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Deleting rows from a smaller table (200 million rows x
200 byte record) was 10 times slower than deleting
rows from a bigger table (200 million rows x 800 byte

The time to delete from the bigger table was about 3
minutes, while the time to delete from the smaller
table was about 48 minutes.

Below are some relevant information.

Context: AIX box with 18 CPUs, 32 GB of memory.
Oracle version: 8.

Two tables: T_hdr - 200 million rows, 200 byte record,

12 indexes, No foreign key.

T_dtl - 200 million rows, 800 byte record,
2 indexes, No foreign key.

Deletion of 100,000 records from each table. The
deletion criteria is based on a field that is the same

for both tables.

The code is in PL/SQL.

It took 3 min 40 secs to delete from bigger table
T_dtl and it took 48 min 36 secs to delete from the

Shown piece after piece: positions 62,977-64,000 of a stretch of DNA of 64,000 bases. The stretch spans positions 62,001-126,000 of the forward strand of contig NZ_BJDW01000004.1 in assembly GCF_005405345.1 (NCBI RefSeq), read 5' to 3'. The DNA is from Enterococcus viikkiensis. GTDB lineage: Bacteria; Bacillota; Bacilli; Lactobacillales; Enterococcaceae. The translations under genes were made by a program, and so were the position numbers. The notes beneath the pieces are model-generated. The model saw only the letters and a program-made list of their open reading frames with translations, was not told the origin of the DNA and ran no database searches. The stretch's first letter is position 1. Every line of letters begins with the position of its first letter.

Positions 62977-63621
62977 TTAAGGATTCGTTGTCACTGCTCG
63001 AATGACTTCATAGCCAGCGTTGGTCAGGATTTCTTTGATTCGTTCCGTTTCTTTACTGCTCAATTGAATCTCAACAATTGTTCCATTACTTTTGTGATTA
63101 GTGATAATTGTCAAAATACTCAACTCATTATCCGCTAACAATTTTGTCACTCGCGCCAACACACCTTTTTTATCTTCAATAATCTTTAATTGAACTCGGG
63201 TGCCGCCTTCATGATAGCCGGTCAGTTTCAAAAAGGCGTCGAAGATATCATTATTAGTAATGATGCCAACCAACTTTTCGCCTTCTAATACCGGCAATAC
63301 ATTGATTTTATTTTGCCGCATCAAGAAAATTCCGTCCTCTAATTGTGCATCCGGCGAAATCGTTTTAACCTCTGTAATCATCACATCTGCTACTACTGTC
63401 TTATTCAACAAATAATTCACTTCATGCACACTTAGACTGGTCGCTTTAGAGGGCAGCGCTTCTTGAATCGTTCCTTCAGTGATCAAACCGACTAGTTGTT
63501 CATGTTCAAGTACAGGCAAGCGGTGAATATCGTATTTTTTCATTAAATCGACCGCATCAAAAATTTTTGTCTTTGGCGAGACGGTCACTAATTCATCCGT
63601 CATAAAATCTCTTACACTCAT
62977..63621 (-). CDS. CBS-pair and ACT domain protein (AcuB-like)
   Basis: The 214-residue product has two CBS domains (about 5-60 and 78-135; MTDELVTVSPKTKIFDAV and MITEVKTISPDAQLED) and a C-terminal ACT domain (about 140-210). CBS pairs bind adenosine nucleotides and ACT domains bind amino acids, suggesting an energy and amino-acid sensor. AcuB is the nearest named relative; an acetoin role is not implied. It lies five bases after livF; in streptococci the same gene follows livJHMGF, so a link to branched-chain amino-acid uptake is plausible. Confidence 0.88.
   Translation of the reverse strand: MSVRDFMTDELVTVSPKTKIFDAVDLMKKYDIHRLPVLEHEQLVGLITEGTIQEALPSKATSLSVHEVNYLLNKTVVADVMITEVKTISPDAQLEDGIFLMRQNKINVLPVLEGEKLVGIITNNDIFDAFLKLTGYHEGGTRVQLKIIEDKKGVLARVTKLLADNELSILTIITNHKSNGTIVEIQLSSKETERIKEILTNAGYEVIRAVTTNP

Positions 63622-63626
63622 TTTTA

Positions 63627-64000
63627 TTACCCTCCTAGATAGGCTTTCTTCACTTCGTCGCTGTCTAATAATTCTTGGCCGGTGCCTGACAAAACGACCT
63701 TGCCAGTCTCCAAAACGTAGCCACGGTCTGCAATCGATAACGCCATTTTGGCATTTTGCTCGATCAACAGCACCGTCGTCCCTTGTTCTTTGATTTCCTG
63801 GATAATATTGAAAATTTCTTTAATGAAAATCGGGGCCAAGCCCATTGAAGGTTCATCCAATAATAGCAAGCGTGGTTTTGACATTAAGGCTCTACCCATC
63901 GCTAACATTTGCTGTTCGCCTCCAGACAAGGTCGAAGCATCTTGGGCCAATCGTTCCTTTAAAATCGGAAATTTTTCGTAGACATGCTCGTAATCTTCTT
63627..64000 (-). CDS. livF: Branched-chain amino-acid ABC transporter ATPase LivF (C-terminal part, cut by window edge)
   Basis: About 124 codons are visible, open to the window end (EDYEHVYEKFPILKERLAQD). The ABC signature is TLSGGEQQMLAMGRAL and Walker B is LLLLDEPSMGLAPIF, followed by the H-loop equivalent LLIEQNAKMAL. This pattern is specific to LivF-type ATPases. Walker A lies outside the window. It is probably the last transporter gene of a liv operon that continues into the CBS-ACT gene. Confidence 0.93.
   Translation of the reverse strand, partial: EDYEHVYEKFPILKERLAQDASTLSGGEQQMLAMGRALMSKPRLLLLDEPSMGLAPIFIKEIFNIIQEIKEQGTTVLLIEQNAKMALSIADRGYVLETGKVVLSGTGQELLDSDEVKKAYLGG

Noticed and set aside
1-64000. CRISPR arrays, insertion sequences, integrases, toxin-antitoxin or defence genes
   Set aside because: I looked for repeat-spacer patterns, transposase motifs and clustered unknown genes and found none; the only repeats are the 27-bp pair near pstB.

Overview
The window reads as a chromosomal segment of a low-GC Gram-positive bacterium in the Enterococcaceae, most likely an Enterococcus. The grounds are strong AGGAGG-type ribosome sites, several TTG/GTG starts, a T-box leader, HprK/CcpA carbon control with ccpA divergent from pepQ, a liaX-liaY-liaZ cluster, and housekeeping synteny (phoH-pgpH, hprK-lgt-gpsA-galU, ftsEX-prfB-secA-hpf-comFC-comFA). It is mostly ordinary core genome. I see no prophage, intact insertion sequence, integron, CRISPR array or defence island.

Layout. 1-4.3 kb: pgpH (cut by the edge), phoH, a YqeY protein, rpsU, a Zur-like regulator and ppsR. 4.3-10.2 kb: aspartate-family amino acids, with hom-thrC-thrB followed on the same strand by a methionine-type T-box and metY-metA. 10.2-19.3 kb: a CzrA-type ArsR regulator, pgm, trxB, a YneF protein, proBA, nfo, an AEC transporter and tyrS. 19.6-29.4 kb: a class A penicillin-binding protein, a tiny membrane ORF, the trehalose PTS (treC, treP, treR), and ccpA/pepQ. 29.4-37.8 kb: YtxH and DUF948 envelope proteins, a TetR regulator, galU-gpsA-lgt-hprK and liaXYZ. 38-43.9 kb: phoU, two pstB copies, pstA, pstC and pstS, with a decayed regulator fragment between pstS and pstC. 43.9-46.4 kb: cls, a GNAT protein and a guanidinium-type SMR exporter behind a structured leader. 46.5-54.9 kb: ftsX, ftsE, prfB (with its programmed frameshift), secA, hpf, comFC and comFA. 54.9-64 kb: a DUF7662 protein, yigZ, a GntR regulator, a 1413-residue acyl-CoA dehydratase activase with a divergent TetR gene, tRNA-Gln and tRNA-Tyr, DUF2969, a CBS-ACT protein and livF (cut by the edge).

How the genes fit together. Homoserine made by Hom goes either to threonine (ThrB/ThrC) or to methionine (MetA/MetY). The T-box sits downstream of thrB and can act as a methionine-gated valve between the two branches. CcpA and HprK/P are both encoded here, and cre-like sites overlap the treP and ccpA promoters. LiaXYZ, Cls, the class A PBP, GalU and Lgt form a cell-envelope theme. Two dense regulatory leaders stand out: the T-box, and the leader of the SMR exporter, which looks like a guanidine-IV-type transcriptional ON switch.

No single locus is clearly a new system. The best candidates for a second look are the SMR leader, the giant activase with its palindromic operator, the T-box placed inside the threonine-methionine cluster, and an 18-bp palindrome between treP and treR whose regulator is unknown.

smaller table T_hdr.

In terms of CPU consumption, it is at 3 percent or
less. The writes are about twice as much as the reads.

These deletes are done on a daily basis.

We thought that the B-Tree could be the problem
because delete leaves "holes" in the tree, and the
tree level starts to be deeper with insert. We rebuild

the tree but did not see any performance improvement
at all. In fact, it seems to be worse.

Would the number of indexes on the smaller table could
have affected the performance of deletes?

What's happening with this delete? The deletion of the

bigger table (with 2 indexes) is ten times faster than

the deletion of the rows from the smaller table (with
12 indexes).

Any help would be appreciated.